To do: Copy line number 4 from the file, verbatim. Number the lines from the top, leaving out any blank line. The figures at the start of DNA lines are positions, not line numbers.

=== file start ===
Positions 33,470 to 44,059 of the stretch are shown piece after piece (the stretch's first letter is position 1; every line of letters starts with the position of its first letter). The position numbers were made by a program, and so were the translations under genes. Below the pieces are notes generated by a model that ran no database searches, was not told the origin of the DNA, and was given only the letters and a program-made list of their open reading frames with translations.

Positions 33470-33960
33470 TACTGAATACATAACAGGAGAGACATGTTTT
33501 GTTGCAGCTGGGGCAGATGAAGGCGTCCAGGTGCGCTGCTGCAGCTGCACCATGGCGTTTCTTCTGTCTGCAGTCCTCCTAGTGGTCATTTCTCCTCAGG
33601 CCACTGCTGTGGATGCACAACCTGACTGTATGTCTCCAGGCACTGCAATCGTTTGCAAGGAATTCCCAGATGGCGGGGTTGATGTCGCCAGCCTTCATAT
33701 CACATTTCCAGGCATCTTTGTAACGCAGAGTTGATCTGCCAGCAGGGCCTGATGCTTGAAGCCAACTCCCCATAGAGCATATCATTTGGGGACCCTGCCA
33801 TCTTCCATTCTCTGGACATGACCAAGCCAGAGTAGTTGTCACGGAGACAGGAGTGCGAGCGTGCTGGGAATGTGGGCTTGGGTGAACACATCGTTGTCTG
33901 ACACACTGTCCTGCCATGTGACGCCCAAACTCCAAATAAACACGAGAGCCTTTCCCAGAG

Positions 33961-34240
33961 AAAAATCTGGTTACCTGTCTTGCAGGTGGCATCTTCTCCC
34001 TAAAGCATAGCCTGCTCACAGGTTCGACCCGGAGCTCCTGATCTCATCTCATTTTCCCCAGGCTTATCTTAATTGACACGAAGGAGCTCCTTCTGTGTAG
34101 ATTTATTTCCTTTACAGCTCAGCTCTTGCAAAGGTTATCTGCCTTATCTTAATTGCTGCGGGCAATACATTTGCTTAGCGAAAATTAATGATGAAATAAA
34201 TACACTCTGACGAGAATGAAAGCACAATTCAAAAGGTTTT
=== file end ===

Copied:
33501 GTTGCAGCTGGGGCAGATGAAGGCGTCCAGGTGCGCTGCTGCAGCTGCACCATGGCGTTTCTTCTGTCTGCAGTCCTCCTAGTGGTCATTTCTCCTCAGG